Accepting Yourself As You Are

By Linda Adams, President of GTI

Recently, a friend said to me that his mother wanted to appear less “flawed” than she really was–she was “nice” and that meant not being honest with people who were close to her about thingsself that irritated her or bothered her. She let people see only those aspects of herself that she perceived as okay, as “good”, only her strengths, and not her weaknesses. His regret was that she missed out on having a more authentic life and deeper and more meaningful relationships. In his words, “Mom’s funeral was tough for me because the person represented in that service had so little to do with who my mom really was. I wish more people could have known her, warts and all, but she didn’t let that happen.”

I knew this struck a chord because his words kept occurring to me over the next few weeks. I started thinking more about how often I and so many of us do the same thing–deny ourselves opportunities to be our real, authentic, true self both in the everyday, seemingly routine and mundane choices we make about our plans and goals and the way we are in relationships with others. Life doesn’t “happen” in big events–it takes place in all the hundreds of little things that make up each day. How to the spend the minutes of our day, the way we talk to people, the people we choose to spend time with, what we think about, what we work on–it’s in all these seemingly insignificant ways that we are living out our lives. So the decisions and choices we make all day everyday really matter.

When we are “nice” or “say the right thing” or shy away from a stressful interaction or decide not to pursue a thought or an idea or a goal we feel passionate about, we betray ourselves. We deny who we are at that moment. We stunt our own growth and by extension the growth of others. We miss the opportunity to live life to its fullest.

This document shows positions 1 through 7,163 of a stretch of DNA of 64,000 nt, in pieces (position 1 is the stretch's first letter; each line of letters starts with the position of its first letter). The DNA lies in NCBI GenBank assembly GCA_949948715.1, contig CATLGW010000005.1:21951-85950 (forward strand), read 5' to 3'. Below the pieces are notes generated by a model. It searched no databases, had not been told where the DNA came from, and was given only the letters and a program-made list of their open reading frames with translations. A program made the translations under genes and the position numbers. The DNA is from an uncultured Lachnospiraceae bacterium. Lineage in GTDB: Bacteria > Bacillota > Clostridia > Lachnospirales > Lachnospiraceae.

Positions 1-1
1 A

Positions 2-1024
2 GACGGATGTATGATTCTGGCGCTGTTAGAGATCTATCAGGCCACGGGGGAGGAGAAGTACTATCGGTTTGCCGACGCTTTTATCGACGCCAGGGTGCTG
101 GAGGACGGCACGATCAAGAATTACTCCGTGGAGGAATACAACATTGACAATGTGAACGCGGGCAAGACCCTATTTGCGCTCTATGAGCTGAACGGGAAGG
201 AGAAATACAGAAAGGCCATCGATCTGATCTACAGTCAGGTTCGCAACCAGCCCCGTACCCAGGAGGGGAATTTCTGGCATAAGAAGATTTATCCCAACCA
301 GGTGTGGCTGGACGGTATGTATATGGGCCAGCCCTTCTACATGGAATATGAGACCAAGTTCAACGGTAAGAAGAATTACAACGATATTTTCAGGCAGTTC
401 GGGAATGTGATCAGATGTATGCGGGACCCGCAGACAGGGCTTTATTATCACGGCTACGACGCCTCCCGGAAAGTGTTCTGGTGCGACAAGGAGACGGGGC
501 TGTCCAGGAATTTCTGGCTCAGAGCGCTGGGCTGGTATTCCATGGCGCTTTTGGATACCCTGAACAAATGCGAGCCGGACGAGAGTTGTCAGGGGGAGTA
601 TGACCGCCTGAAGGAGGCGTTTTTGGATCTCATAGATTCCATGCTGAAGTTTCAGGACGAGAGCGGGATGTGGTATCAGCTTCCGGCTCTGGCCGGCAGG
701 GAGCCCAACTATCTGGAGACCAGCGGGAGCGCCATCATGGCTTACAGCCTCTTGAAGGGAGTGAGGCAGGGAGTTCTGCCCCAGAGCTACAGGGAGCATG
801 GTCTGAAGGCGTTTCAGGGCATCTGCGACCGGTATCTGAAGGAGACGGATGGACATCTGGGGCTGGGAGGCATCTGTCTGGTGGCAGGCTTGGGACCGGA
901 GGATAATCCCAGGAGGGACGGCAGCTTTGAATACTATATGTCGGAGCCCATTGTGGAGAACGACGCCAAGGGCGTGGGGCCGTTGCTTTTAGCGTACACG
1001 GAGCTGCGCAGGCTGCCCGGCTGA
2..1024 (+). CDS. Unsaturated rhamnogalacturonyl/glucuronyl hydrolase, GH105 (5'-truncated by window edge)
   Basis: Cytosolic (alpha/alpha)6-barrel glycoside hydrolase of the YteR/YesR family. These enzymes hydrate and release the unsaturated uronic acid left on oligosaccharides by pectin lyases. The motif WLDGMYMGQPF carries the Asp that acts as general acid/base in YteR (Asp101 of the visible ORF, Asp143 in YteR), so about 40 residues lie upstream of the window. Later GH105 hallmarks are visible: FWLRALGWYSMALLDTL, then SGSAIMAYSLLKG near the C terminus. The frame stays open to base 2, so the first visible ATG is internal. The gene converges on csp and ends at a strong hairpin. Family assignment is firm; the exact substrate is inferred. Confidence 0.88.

What’s in the Way?

Fear–fear that blocks us, that stands in the way of our meeting our important needs or perhaps of even discovering what they are, fear that prevents us from fully functioning.

Because we often fear the unknown, we fear change–we choose to be cautious and stay with what we know. We stop ourselves from taking on certain challenges, actions, jobs, and relationships. We adapt to unpleasant or bad or unhealthy situations because that’s more comfortable than facing the unknown. We could call this “fear of living”. As psychologist, Dr. Rochelle Myers, put it, “Most people tiptoe through life trying to reach death safely.”

The Key is Self-Acceptance

Real self-acceptance occurs when we can accept every aspect of our self– “warts and all.” What leads to such self-acceptance? How can we come to accept the full range of our feelings and thoughts and needs? It begins when we are open to looking at the unacknowledged aspects of ourselves and can come to terms with them, integrate them, embrace them even. Here is another powerful and important use of active listening–which is the language of acceptance–just as we do it with others when they need empathy and understanding and acceptance, we can be a counselor to ourselves. Just as we help a co-worker, a child or a friend talk through their anger or frustration and get to their deeper feeling, problem or insight. When we lose the need to sit in constant judgment of ourselves, and can learn to accept ourselves, we open up the possibility of becoming more and more of what we are capable of being because accepting ourselves as we are actually allows us the freedom to change. We begin to discover the full extent of our own uniqueness and to feel free to express it and act on it.

We can also develop deeper self-acceptance by establishing, nurturing and maintaining therapeutic relationships with other people–people who accept us as we are. These are relationships in which each of us is free and willing to be ourselves, i.e. our words and behavior match our feelings–and in which we both can listen with empathy to each other. When both of us have the courage, the skill and the intention to relate to each other this way, our interactions make it possible for the unique persons we are to continue to emerge.